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Among the many possible reactions to plaster, a rash is one of the most common, but what are the symptoms of a plaster allergy? Besides the typical itchy skin and runny nose, a plaster allergy can also cause eczema, contact dermatitis, and even anaphylaxis, a severe allergic reaction that requires medical attention.
People with allergies to dust and certain medications are more susceptible to a plaster allergy, making treatment necessary.
The term plaster itself means a band-aid-like covering for a wound, but many people have allergies to the substances used in plasters. The allergens include colophony, resin, or a combination of both. These substances are common allergens and can cause contact dermatitis and eczema. Here are some symptoms and treatments for plaster rash. Symptoms of wall plaster rash can be uncomfortable and even fatal.
Plaster contains volatile organic compounds (VOCs), which are irritants that can irritate the skin, eyes, or respiratory system. Common VOCs include aldehyde, benzene, trichloroethane, chlorobenzene, and polychlorinated biphenyls. To minimize exposure to these compounds, always wear gloves, goggles, and ventilate the room with a fan.
If you have an allergy to dust mites, mold, peanuts, or pollen, you may need to replace certain areas of your wall plaster with new ones. Benzalkonium chloride, which is used in Plaster of Paris, can cause allergic reactions in some people. Benzalkonium chloride may cause allergic reactions in sculptors, craftspeople, and people with broken bones. Patch tests may help identify if you’re allergic to plaster.
Other common allergens in plaster are dust mite dander, dry powdery mold, and mildew. It is important to avoid these allergens if possible. Fortunately, there are anti-allergen plasters available at most drugstores and supermarkets. If you can’t find them, you can always ask your painter about the brand of wall plaster. Allergens in wall plaster can be caused by several different substances, so be sure to ask your painter about the safety guidelines before applying any plaster.
Another common allergy to plaster is to the products that make it sticky, such as acrylates or propenoates. Other potential allergens in plaster include rosin, which is a sap from pine or spruce trees and valued for its sticky properties. Those allergic to latex should be especially cautious with any plaster product, as it can cause serious reactions. If you have any of these symptoms, you should seek medical attention immediately.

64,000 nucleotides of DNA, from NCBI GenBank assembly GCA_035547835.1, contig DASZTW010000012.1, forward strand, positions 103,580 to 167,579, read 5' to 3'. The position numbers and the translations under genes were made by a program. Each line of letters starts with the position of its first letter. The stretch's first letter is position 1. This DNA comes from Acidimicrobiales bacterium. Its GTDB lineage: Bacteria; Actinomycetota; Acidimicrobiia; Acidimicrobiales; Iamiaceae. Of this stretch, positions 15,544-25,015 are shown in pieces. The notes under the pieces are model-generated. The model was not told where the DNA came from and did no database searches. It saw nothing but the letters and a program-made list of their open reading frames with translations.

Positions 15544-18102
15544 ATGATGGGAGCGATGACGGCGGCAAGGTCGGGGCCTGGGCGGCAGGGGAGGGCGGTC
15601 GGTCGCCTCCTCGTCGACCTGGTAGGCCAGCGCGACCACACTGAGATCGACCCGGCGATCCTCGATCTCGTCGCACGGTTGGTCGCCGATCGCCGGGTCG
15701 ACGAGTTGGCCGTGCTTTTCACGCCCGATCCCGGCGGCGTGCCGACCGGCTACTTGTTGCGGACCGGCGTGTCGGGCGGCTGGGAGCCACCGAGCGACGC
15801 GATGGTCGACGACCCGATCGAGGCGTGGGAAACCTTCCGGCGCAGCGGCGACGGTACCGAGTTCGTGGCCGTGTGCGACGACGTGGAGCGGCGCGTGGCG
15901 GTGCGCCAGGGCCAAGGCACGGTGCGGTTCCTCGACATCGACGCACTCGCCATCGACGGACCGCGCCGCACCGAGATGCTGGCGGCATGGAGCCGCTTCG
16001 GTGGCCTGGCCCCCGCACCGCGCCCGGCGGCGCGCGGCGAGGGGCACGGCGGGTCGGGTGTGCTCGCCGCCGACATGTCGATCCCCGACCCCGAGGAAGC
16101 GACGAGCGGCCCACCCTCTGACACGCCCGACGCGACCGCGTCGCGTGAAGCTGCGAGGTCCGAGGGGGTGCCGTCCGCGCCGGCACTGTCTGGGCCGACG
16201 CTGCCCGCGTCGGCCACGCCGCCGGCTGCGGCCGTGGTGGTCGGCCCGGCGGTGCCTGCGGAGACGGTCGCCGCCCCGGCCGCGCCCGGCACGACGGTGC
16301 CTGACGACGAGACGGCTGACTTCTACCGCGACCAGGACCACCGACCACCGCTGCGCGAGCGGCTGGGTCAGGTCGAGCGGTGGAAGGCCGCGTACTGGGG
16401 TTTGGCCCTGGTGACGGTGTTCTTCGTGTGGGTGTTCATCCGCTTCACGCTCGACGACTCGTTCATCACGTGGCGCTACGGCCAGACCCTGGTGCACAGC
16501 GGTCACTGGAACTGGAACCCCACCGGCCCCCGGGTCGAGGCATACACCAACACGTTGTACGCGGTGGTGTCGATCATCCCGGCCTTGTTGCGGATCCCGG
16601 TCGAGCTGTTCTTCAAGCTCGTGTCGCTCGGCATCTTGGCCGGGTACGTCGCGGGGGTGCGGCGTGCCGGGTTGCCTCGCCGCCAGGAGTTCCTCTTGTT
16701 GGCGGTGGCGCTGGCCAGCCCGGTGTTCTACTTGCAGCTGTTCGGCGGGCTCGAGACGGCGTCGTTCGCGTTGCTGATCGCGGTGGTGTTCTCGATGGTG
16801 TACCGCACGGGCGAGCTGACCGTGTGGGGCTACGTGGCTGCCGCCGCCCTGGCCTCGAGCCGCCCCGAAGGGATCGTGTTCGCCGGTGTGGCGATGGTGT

There are several different types of medical adhesives available on the market, including silicone, acrylate and hydrocolloid. The three types work in slightly different ways to adhere to skin. While acrylate adhesives fill gaps between the adhesive backing and irregular skin surface, the bond strength increases over time. Silicone-based adhesives are softer, and maintain a constant level of adherence over time. Regardless of their effectiveness, they may still cause a rash.
Generally, these reactions are not due to an allergy to the adhesive. In fact, they are almost always caused by an irritant. While medical adhesives contain substances that are known to trigger an allergic response in some people, they are very uncommon. Most cases of these reactions are irritant contact dermatitis, which looks exactly like an allergic skin reaction. Although rare, it’s important to note that a true allergy to a particular chemical is often the culprit.
The primary goal of the treatment of this injury is to protect the integrity of the skin. Without treatment, a MARSI may lead to pain, infection and delays in healing. The consensus document published by Fumarola et al. (2016) provides recommendations to prevent these MARSIs by properly applying the adhesive device and removing it from the affected area. It also suggests the use of a medical adhesive remover.
The use of a sterile medical adhesive remover is essential. It is proven to be effective. Appeel Sterile Medical Adhesive Remover is a silicone-based solution that doesn’t sting the affected area and dries quickly. While it doesn’t completely remove the medical adhesive, it doesn’t prevent reapplication of the adhesive at the same location.
When removing the adhesive from the affected area, make sure to allow the area to dry. The skin decontamination product should be removed from the affected area before applying the medical adhesive. Removing it too early may lead to further damage. In addition, removing it too early could lead to infection. If you think your skin is already damaged, consider using a non-transparent dressing instead.
Medical adhesives on wall plaster may cause a rash. Plaster can be an allergen. Many people are allergic to some type of adhesive used to repair or cover a wound. The adhesive may be colophony, resin or a bacterium. These substances can cause contact dermatitis, eczema, or even anaphylactic shock. If you suffer from an allergy to any of these substances, it’s important to talk to a doctor about whether or not you are allergic to plaster.